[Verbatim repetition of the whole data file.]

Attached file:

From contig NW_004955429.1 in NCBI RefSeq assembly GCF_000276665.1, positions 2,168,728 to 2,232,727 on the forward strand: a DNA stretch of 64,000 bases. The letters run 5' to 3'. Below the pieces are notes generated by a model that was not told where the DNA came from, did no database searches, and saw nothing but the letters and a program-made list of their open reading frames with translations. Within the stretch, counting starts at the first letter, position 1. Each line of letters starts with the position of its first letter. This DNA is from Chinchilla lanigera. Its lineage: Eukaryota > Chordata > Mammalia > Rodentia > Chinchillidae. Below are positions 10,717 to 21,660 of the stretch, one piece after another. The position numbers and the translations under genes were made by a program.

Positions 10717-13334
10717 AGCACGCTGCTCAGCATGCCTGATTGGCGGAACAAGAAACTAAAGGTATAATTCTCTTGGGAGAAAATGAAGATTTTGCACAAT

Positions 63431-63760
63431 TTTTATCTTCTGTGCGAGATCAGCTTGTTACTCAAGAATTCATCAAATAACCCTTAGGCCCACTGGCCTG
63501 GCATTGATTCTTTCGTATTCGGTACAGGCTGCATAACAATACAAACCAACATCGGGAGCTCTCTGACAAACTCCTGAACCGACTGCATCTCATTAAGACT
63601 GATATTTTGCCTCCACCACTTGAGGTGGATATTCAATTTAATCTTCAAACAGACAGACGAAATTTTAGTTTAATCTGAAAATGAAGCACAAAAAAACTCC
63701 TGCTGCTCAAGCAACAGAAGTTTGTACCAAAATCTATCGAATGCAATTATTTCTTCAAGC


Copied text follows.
From contig NW_004955429.1 in NCBI RefSeq assembly GCF_000276665.1, positions 2,168,728 to 2,232,727 on the forward strand: a DNA stretch of 64,000 bases. The letters run 5' to 3'. Below the pieces are notes generated by a model that was not told where the DNA came from, did no database searches, and saw nothing but the letters and a program-made list of their open reading frames with translations. Within the stretch, counting starts at the first letter, position 1. Each line of letters starts with the position of its first letter. This DNA is from Chinchilla lanigera. Its lineage: Eukaryota > Chordata > Mammalia > Rodentia > Chinchillidae. Below are positions 10,717 to 21,660 of the stretch, one piece after another. The position numbers and the translations under genes were made by a program.

Positions 10717-13334
10717 AGCACGCTGCTCAGCATGCCTGATTGGCGGAACAAGAAACTAAAGGTATAATTCTCTTGGGAGAAAATGAAGATTTTGCACAAT

Positions 63431-63760
63431 TTTTATCTTCTGTGCGAGATCAGCTTGTTACTCAAGAATTCATCAAATAACCCTTAGGCCCACTGGCCTG
63501 GCATTGATTCTTTCGTATTCGGTACAGGCTGCATAACAATACAAACCAACATCGGGAGCTCTCTGACAAACTCCTGAACCGACTGCATCTCATTAAGACT
63601 GATATTTTGCCTCCACCACTTGAGGTGGATATTCAATTTAATCTTCAAACAGACAGACGAAATTTTAGTTTAATCTGAAAATGAAGCACAAAAAAACTCC
63701 TGCTGCTCAAGCAACAGAAGTTTGTACCAAAATCTATCGAATGCAATTATTTCTTCAAGC